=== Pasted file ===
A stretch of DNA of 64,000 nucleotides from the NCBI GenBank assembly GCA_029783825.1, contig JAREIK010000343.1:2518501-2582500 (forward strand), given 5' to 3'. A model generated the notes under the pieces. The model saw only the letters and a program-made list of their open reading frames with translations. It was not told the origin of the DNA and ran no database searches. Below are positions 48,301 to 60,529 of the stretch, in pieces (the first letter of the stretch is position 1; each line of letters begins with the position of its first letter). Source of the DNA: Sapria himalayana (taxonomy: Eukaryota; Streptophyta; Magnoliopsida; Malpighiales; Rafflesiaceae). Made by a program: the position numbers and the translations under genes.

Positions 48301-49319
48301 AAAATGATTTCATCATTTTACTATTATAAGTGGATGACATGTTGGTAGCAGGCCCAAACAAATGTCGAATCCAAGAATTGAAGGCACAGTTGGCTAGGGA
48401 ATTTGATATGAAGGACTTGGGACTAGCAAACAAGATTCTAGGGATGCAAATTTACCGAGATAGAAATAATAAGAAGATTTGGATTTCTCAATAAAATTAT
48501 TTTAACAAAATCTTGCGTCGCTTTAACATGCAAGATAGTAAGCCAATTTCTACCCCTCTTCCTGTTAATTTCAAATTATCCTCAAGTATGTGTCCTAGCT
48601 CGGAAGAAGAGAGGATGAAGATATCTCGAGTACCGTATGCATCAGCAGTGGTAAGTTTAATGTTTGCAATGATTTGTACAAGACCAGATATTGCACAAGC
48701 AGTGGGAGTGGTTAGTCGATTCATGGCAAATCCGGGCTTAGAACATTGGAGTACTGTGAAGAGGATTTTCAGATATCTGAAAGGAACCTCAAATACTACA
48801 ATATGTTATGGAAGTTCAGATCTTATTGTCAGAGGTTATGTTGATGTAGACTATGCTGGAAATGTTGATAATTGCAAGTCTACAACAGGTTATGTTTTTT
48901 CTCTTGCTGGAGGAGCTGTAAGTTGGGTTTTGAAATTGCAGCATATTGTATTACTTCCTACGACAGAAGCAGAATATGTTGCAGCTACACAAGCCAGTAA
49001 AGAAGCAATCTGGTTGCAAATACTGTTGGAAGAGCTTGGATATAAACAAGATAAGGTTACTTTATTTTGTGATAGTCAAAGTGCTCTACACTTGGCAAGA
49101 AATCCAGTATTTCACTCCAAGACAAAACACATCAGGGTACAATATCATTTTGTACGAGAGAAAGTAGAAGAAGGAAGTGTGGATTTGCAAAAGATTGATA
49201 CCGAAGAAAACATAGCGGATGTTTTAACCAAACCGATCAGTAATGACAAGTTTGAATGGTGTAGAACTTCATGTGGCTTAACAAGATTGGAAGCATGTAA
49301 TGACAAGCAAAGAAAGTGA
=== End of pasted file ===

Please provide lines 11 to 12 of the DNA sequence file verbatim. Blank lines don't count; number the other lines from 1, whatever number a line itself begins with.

49101 AATCCAGTATTTCACTCCAAGACAAAACACATCAGGGTACAATATCATTTTGTACGAGAGAAAGTAGAAGAAGGAAGTGTGGATTTGCAAAAGATTGATA
49201 CCGAAGAAAACATAGCGGATGTTTTAACCAAACCGATCAGTAATGACAAGTTTGAATGGTGTAGAACTTCATGTGGCTTAACAAGATTGGAAGCATGTAA